In April 2011, the state of Arizona's radiological protection agent told me that radiation fallout from Fukushima is akin to the radiation in a banana. He also drank some milk while he was talking to me. He reminded me of the Atomic Energy scientists who referred to all radiation in terms of "sunshine units" when speaking with the public.
I didn't believe him at the time, but I've spent the last two years coming to understand why he was, and continues to be very, very wrong, both about the banana and the milk.
I learned he was wrong about the milk when I spoke to the guy in the lab who tests milk for my state, Arizona. He found 50 picocuries a liter of radio-iodine in Arizona unpasteurized milk in the spring of 2011.
(The FDA considers that level "safe," but only because it doesn't calculate your body-burden of radiation and it assumes that exposure is the only radio-toxic one in your environment.)
It took me a bit longer to appreciate fully why he was so wrong about the banana. I've spent the last two years researching the history of radiation exposure standards and the bio-chemistry and genetic impact of radionuclides, such as radioiodine, radiocesium, strontium, uranium, and plutonium, among others.
Bananas are very mildly radioactive, its true. But, the minute amounts of radioactive potassium in bananas should not be compared to the fallout from a nuclear disaster.
A friend, Sickputer, recently commented on error of such a comparison:
SP: As a social sciences historian I denounce the tired old nuclear cabal lies utilizing natural bananas and natural radiation as equivalent to cesium and strontium, ad nauseam.
I remind everyone of the words of Benito Juarez who denounced the condescending air of Maximilan of Hapsburg in the 1860s struggle against the French trying to enslave the country of Mexico:
"It is given to men, sometimes, to attack the rights of others, to seize their goods, to threaten the life of those who defend their nationality, and to make that the highest virtues seem crimes, and to give their own vices the luster of true virtue. But there is a thing that cannot be reached either by falsification nor perfidy, and that is the tremendous verdict of history. She will judge us."
SP: Nuclear apologists try to make us seem like ignorant little children with their reassuring words that cesium and other radioactive isotopes are just as harmless as bananas.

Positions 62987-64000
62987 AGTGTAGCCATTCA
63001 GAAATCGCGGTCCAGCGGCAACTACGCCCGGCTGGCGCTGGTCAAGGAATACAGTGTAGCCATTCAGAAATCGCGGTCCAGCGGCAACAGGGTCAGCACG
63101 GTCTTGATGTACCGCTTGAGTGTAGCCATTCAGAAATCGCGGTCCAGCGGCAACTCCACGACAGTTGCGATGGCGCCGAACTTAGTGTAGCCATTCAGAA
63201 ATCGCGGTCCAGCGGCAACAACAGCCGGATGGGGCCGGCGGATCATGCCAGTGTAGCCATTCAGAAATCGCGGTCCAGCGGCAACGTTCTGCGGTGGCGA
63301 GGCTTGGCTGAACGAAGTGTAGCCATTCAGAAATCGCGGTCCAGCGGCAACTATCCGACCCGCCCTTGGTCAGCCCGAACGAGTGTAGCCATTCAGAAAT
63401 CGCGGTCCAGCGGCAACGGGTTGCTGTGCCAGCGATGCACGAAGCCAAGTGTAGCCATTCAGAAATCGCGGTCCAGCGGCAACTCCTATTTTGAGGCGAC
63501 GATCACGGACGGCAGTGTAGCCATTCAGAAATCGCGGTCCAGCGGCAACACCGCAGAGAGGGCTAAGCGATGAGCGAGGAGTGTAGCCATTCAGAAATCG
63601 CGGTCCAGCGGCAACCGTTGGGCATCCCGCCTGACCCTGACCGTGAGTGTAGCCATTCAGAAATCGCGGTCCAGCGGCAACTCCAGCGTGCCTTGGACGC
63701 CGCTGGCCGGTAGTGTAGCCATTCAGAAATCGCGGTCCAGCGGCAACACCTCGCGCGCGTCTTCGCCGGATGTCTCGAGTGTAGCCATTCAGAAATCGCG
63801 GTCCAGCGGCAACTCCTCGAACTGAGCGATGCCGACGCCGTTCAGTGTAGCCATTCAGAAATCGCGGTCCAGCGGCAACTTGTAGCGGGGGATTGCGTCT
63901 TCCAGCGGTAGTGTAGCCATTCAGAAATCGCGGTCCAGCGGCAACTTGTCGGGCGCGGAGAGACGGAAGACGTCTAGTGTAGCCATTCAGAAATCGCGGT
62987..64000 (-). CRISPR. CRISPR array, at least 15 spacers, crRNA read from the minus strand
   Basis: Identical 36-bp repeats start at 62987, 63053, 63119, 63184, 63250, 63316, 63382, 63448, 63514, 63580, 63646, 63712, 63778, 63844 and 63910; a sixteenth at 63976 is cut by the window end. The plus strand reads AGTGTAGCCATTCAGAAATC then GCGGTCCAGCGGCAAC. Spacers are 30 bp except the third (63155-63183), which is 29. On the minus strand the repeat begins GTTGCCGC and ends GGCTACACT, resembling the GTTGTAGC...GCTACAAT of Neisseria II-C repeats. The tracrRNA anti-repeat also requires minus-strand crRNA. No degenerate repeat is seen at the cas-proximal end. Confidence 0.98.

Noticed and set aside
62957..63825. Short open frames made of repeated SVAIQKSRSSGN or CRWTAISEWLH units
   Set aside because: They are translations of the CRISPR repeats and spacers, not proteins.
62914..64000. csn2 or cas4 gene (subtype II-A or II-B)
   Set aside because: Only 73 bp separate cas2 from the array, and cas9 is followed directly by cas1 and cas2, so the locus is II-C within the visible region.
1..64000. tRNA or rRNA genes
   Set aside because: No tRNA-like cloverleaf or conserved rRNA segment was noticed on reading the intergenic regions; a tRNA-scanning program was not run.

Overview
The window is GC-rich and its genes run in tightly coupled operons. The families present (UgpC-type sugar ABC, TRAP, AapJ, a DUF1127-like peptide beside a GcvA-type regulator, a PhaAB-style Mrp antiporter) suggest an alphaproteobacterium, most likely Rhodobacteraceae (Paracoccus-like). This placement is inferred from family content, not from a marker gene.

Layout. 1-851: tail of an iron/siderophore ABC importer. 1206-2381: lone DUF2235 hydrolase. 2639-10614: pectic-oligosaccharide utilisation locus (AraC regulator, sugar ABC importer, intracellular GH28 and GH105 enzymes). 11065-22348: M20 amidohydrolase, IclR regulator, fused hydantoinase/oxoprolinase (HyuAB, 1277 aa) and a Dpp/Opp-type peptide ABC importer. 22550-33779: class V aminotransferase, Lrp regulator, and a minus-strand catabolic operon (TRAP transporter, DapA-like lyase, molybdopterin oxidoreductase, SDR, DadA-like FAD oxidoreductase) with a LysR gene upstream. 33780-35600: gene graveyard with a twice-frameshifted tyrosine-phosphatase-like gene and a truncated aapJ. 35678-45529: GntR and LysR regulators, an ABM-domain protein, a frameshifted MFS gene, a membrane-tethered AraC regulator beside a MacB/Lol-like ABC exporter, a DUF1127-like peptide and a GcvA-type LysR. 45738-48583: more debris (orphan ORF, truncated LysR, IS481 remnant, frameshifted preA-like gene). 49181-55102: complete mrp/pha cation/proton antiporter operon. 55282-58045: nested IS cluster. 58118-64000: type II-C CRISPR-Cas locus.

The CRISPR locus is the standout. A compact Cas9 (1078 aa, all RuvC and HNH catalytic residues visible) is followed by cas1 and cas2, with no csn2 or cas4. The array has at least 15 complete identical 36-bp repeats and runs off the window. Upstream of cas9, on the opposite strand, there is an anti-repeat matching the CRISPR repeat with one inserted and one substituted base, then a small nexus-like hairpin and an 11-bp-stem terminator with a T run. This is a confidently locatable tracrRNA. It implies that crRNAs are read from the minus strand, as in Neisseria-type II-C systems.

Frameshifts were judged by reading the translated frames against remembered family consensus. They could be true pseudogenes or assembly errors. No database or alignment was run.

Tell you what...I will modify the old Bernard Wacko Cohen plutonium/salt challenge to Ralph Nader. I promise to eat 454 grams of bananas for every 1 gram of strontium you eat in return. Or make it 1 gram of cesium since that is your "Banana Equivalent". Don't feel up to the challenge?
Well you shouldn't because cesium is NOT a nutrient! It is toxic and deadly and we have known that truth since 1941. It and strontium 90 blows up your DNA in ways scientists actually don't quite understand, but they do know how dangerous they are from testing those elements and the other 1940 plus toxic radio isotopes produced in nuclear reactors are toxic.
100 percent of cesium-137 in food is radioactive. It is not a nutrient and it is not a substitute for potassium. It accumulates in your body and lasts a very, very long time. And that's no bananas.
Majia here: I like Sickputer's arguments and here is a bit of evidence to support his assertion about the radiotoxicity of radiocesium:
In 1972 the study 'Toxicity of 137 Cs in the Beagle, Early Biological Effects’ was published in Radiation Research by a team of scientists led by H. C. Redman.[i] The study injected 66 beagle dogs ages 12 to 14 months with Cesium-137 solutions.
Eleven dogs died less than one year post-injection. The dogs that survived at one year had been given lower doses. They found 3.8 millicuries was a lethal dose. The study is relatively unique because it is one of the few publicly available on the effects of the ingestion of beta emitters by animals.
[i] H. C. Redman, R. O. McClellan, R. K. Jones, B. B. Boecker, T. L. Chiffelle, J. A. Pickrell and E. W. Rypka (1972) ‘Toxicity of 137 Cs in the Beagle, Early Biological Effects’, Radiation Research, 50.3, 629-648.
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